A New, Potentially Safer Birth Control Pill

Andrew M. Kaunitz, MD


April 30, 2021

On April 16, 2021, the US Food and Drug Administration approved Nextstellis, a new oral contraceptive (OC) that combines a novel estrogen, estetrol, with the well-known progestin drospirenone. (Full disclosure: The University of Florida receives research funding from the manufacturer, and in past years I have been a consultant to the company.) The new OC contains 14.2 mg of estetrol and 3 mg of drospirenone, the same amount of drospirenone found in other, commonly prescribed OCs.

Almost all currently prescribed OCs are formulated with ethinyl estradiol, a synthetic and highly potent estrogen. In contrast to ethinyl estradiol, estetrol is naturally occurring, and the estetrol used in the new OC is produced from a plant source. An earlier clinical trial found that an OC formulated with estetrol and drospirenone had substantially less impact on coagulation markers than an ethinyl estradiol-drospirenone or an ethinyl estradiol-levonorgestrel OC.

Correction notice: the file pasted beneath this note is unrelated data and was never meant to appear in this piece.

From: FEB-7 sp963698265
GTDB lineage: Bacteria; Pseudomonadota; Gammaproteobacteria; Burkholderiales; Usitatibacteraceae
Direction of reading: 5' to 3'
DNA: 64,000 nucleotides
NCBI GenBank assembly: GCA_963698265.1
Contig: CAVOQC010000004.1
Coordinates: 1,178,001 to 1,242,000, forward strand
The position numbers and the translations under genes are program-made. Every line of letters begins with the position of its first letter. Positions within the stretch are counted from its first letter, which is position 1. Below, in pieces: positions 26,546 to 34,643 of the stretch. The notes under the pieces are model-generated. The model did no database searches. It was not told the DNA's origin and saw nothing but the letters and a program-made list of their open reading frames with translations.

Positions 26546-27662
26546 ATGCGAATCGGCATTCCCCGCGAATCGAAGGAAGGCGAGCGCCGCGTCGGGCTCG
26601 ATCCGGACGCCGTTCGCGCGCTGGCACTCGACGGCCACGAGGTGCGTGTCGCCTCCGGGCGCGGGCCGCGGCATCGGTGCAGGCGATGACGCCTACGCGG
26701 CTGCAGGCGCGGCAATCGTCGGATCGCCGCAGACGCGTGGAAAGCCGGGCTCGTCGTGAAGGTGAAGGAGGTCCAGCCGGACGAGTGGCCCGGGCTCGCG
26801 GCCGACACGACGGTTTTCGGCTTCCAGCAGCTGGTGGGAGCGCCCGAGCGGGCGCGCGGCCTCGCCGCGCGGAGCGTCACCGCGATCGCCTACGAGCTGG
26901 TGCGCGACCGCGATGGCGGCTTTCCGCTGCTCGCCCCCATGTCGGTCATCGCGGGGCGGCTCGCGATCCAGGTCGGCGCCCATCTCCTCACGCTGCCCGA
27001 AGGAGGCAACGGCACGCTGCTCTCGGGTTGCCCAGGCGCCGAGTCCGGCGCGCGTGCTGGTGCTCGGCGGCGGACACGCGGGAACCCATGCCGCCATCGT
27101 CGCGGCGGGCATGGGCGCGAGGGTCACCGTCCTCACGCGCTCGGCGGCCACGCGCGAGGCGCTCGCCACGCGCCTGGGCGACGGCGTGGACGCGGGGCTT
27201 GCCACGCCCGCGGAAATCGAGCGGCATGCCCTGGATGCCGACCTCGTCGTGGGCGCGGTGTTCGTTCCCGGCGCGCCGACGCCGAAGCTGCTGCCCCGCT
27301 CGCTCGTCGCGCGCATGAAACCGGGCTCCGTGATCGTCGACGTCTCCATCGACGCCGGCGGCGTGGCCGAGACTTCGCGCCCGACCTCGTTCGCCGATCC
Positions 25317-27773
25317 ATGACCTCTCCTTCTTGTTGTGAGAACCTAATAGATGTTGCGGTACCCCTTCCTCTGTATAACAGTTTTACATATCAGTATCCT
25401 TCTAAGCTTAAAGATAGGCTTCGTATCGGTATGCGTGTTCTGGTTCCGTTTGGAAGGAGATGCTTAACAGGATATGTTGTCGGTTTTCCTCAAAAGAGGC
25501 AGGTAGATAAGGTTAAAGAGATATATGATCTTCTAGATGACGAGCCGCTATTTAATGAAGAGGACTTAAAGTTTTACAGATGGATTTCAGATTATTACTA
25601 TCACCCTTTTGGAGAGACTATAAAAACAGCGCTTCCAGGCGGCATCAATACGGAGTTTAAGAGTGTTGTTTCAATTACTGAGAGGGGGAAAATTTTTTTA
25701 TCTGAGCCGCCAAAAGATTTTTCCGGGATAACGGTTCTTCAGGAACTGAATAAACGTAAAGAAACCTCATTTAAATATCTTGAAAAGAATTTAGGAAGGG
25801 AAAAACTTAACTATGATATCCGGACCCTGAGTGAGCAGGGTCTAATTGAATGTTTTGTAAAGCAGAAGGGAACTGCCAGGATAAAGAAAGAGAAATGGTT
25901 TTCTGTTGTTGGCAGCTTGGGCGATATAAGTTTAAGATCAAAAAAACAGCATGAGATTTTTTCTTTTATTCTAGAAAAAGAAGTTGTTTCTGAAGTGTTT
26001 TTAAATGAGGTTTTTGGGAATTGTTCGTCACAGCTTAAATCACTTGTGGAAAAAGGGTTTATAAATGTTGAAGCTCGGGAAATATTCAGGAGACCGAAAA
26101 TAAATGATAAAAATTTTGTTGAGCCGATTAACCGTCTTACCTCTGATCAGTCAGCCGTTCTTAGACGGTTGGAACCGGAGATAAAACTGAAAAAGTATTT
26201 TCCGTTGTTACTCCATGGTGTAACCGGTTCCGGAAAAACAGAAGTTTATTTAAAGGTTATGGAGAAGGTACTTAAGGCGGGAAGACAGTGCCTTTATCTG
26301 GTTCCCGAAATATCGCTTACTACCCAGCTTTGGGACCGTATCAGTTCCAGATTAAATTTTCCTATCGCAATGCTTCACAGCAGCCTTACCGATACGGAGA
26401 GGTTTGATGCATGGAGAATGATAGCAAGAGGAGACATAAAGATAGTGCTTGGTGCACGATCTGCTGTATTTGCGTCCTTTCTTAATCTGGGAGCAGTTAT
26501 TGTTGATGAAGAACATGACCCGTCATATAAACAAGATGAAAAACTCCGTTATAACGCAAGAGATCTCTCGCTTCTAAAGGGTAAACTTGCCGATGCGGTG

Recent phase 3 clinical trials conducted in North America and in Europe have found that the estetrol-drospirenone combination OC has contraceptive efficacy comparable with that of current OCs and is well tolerated, having a bleeding profile similar to familiar, current OCs. In the phase 3 trials, the new estetrol-drospirenone OC had minimal impact on triglyceride, cholesterol, or glucose levels.

When prescribed to appropriate candidates, OCs are a safe contraceptive option for millions of women. The main safety concern with combination estrogen-progestin OC use relates to a higher risk for venous thromboembolism (VTE), which underscores the importance of not prescribing combination estrogen-progestin OCs, patches, or rings to women at elevated baseline VTE risk.

It is possible that this new estetrol-drospirenone OC is less likely to increase VTE risk than are conventional OCs formulated with ethinyl estradiol. VTEs are uncommon events in OC users; thus, the potential safety advantage of this new estetrol-drospirenone pill over older formulations will not become clear until postmarketing epidemiologic studies can compare VTE risk with the estetrol OC vs an ethinyl estradiol OC in large populations of women.

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